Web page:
The Thar is also an equal match for the next challenge as we navigate both a steep stone ascent and descent of around 40 degrees.
Halfway up, we have to stop on the slippery stones – a fellow journalist in the Thar in front waves his hands. He wants to get that prized shot re-filming his ascent and needs us to reverse all the way back down so he can. I throw the stick in reverse, let out the clutch and begin to creep backwards.
I manage to back the Thar down slowly, with confidence, aided by the solid visibility from the boxy design, with the vehicle’s four-wheel-drive system maintaining good traction in the wet on the slippery, steep gradient.
Navigating the next challenge is perhaps slightly more difficult: the steps, which my instructor reminds me to approach one by one, with a short pause in between each.
This requires even more careful modulation of the brake pedal in comparison to a smooth descent where I’d be able to hold a continuous pace. In contrast, this proves slightly more challenging to avoid slipping down two steps at once.
With a tight deadline for an international flight adding to the adrenaline flow, perhaps that isn’t the best of mindsets for a tricky descent that required lots of tactful brake modulation, but the Thar manages it even if my passengers may not enjoy it as much as me.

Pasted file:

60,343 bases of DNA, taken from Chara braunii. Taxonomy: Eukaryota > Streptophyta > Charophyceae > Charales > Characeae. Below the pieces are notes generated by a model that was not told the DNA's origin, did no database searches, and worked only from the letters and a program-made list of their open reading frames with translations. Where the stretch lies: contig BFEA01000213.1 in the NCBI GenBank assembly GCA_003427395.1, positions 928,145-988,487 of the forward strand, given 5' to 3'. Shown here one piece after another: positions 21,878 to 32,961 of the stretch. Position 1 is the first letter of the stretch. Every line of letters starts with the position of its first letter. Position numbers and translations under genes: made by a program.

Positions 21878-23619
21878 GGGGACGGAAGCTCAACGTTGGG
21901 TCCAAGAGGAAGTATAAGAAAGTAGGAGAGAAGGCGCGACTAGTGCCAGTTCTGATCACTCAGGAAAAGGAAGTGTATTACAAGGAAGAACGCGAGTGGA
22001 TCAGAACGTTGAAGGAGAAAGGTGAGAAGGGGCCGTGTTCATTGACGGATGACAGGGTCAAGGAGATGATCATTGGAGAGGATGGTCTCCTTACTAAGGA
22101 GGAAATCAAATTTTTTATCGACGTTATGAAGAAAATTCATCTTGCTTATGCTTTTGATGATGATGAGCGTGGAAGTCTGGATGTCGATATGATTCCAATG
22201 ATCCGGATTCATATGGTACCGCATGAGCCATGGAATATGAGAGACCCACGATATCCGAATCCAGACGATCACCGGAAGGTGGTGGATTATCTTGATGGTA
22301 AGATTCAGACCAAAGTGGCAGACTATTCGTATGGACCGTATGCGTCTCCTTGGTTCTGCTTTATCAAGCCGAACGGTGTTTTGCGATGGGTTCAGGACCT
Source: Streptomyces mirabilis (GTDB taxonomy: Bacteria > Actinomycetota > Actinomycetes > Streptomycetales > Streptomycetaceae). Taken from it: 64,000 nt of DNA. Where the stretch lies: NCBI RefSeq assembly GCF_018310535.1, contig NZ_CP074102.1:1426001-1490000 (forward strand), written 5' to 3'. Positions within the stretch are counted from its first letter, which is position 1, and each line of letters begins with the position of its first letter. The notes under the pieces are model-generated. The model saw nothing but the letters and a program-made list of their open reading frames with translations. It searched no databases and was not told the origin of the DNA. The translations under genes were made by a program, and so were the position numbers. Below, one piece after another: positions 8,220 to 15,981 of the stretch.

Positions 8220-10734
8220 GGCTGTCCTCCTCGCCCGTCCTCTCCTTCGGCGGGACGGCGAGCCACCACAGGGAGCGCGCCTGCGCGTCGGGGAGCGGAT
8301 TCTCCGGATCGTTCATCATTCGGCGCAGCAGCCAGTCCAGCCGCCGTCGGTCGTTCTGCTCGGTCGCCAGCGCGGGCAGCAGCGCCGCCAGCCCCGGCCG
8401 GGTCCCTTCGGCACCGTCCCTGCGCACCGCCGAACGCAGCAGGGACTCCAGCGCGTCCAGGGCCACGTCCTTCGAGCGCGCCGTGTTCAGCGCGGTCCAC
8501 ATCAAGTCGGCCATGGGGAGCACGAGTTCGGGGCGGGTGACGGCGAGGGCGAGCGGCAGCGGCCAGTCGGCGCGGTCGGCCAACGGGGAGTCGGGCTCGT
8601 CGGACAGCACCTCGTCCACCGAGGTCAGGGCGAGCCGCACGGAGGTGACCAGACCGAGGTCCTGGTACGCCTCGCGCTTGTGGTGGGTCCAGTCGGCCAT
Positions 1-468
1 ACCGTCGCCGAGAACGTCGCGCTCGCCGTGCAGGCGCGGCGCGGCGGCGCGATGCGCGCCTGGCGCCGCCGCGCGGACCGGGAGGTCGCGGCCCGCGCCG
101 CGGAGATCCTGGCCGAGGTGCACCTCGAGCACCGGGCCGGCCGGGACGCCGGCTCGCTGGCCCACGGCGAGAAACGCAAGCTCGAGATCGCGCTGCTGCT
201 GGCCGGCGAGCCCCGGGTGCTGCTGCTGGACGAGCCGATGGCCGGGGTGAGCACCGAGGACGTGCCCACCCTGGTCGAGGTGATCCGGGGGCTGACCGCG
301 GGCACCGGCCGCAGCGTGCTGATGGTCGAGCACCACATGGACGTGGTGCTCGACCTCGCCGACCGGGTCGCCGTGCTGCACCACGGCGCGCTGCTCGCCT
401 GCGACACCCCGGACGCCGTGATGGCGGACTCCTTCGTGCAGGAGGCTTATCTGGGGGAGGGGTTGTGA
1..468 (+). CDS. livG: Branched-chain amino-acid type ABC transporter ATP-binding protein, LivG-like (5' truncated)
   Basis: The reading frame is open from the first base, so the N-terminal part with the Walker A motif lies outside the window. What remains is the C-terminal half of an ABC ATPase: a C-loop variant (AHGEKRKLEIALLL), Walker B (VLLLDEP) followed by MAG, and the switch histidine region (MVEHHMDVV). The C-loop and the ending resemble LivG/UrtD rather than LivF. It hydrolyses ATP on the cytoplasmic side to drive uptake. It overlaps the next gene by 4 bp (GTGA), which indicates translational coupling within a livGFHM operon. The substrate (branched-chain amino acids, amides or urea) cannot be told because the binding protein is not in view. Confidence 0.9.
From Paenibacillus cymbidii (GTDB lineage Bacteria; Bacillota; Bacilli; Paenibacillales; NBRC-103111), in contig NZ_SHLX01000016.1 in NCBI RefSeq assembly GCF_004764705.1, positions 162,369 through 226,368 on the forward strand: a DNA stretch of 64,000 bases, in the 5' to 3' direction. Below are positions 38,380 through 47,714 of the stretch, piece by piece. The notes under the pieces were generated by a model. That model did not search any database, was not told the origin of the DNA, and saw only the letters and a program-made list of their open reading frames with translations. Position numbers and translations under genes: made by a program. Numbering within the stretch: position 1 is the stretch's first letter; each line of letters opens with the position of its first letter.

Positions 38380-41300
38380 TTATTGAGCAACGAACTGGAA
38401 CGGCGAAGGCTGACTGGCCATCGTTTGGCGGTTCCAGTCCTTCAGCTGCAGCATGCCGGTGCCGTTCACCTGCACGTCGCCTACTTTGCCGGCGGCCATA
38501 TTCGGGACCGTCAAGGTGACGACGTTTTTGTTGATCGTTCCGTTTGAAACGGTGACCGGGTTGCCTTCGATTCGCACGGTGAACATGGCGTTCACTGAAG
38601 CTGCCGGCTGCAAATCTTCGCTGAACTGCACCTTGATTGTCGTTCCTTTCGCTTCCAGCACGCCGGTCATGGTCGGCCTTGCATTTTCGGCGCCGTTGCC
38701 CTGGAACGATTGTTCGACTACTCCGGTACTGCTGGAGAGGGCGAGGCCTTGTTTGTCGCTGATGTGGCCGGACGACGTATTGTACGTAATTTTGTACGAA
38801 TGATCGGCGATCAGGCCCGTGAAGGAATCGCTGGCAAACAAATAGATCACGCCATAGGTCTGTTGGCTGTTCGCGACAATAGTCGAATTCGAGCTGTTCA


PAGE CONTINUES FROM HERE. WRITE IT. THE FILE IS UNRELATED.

Progressing through the remainder of the challenges with ease, it is clear how adept the Thar was at handling rugged off-road terrain in difficult conditions.
There’s no time to attempt the final obstacle, the see-saw (exactly what it sounds like). That’s a shame. So I guess if I were to nit-pick, it looks like the Thar doesn’t complete all of the challenges? I’m leaving unfinished business with the Thar and will have to return again, one day.
Inside you are greeted with what I can best describe as a basic cabin. It’s blocky, black and plastic, but synonyms for all that are: simple, functional, utilitarian, and durable – at least it feels durable, rough and ready, almost like you could beat it around a high-intensity four wheel-drive track in Chennai without worrying about breaking anything, which is convenient.
The technology is nothing to scream home about. There are two basic analogue dials for the instrument display with a small digital screen in between them.